Now this was the heyday of television where reading remained an active past-time and consequently analog storytelling enjoyed a certain literate quality. This was also the period where televisions were just starting to migrate into the kitchen. Networks recognized this camaraderie. They respected this family hour and programmed accordingly. The royalty Hollywood introduced between six and eight o'clock at night were those celebrities you would be honored to invite into your home, if only you had a really awesome Rolodex. These people were fun, talented, entertaining and seemingly respectful. No one really yelled unless it was for a joke. Richard Pryor and Redd Foxx were great at that. So were Carol Burnett and Mel Brooks. We smiled, laughed, passed the broccoli. Audiences admired those on screen, they emulated them through clothes and dialogue. There was an awe in the relationship between patrons and performers in much the same way as the general public views international royalty. We were beholden to this hierarchy, willingly, and came to rely on it just as any other population would turn to its royal class.
Take notice United Kingdom, Sweden, Norway, Morocco and all you other global kingdoms, the United States also has an admired royal class yet ours extends beyond our geographic borders and yields authority way beyond taxation and military might. In this country we create dreams through a machine called, "Hollywood".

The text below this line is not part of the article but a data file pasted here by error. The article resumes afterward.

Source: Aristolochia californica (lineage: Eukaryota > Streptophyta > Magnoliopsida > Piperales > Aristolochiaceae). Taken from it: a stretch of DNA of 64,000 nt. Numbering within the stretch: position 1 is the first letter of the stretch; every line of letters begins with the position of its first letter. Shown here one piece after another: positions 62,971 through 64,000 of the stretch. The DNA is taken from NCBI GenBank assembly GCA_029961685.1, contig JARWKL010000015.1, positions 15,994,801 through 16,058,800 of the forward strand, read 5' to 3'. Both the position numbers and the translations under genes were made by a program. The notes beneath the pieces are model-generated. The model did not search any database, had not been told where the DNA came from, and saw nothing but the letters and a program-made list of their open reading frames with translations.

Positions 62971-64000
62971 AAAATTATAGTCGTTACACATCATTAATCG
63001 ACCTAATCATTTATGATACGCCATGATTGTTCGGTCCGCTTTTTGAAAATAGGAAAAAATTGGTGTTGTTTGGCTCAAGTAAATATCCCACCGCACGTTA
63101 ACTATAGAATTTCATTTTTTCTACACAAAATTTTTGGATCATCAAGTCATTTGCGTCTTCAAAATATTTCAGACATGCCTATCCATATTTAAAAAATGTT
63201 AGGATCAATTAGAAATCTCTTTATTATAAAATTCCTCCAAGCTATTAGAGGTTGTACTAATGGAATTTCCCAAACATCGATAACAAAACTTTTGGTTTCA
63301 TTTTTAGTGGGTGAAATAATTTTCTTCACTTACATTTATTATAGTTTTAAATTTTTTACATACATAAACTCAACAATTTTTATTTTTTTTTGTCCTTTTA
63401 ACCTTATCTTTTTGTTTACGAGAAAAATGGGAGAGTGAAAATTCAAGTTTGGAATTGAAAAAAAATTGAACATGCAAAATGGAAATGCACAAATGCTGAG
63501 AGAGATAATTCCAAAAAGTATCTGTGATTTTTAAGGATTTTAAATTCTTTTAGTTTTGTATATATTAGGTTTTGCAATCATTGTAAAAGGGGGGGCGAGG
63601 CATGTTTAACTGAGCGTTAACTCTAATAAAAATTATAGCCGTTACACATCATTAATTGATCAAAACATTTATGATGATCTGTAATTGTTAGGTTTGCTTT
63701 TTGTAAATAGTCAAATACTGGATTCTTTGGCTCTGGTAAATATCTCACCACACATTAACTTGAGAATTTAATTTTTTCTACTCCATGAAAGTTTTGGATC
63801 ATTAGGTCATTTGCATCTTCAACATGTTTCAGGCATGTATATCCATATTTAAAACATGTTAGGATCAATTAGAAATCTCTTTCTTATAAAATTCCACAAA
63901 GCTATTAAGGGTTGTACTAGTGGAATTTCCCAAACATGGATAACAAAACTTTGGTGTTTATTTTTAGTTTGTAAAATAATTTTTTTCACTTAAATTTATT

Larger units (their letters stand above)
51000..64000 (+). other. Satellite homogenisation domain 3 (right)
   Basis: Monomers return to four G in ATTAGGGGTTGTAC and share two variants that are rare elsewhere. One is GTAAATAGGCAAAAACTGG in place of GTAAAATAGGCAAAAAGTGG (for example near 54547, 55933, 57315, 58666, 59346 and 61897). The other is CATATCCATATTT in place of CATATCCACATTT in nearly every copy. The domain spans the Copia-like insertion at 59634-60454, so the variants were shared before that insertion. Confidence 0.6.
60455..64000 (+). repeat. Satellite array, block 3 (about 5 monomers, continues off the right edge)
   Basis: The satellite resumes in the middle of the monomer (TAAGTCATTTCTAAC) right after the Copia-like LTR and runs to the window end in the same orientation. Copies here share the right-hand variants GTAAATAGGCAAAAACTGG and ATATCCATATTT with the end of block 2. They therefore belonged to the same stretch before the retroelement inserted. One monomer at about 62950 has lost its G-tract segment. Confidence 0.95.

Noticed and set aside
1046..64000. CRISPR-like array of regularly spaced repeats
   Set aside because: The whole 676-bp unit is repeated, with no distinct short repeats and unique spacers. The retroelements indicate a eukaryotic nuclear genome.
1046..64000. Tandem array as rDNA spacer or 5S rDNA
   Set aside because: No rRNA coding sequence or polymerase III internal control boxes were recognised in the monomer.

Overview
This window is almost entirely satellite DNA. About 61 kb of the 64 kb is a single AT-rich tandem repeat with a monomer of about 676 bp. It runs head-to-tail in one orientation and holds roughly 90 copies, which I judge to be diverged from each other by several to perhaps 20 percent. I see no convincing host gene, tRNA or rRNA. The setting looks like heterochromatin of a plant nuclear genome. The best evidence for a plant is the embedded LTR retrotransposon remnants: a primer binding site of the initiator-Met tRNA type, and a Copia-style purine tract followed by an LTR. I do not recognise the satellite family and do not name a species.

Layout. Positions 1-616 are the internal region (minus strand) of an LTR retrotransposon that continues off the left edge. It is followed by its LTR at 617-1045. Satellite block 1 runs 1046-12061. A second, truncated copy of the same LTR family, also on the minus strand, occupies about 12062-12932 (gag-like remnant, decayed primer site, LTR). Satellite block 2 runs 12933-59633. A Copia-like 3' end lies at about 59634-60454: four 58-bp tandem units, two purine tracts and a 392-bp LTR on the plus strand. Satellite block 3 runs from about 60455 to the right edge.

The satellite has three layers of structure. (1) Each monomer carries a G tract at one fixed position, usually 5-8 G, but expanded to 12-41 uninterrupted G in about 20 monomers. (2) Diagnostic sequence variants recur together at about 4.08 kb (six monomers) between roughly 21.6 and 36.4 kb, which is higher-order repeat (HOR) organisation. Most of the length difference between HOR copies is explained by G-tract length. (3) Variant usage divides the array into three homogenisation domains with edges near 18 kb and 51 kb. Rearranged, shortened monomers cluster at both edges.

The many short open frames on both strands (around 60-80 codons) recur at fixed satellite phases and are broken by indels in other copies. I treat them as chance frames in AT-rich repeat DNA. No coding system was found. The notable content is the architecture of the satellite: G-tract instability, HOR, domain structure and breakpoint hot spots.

The entertainment industry was born out of a need for opportunity. In fact, this west coast kingdom was birthed by European immigrants in search of financial success. Yet in 1929, when Louis B. Mayer handed out the first awards to the day's Hollywood talent during a fifteen minute ceremony at the Roosevelt Hotel, the Oscar ceremonies were born. That evening has since paved the way for a bevy of talent and craftspeople who create extraordinary feats in filmed entertainment that continues to shape the world's trends, entertain and inform.
But is it fair to compare the entertainment industry to a governing kingdom with all of its requirements and committees? The simple question has a very easy answer. Of course n -- well, maybe. Let's reflect on the structure of a monarchy from the king on down the ladder, and, for the sake of argument, compare it to Hollywood. Consider the producer as king (as many do) with their overarching responsibilities and their people-pleasing prowess. Princes and princesses make up the landscape of regal actors who inspire the masses with their performances and goodwill. How often do we see an actress with international fame take on a global cause of goodwill and soon after gain the status of ambassador? And let's not forget all of the artisans that keep the kingdom polished to perfection for whom without none of this hierarchy would even be possible.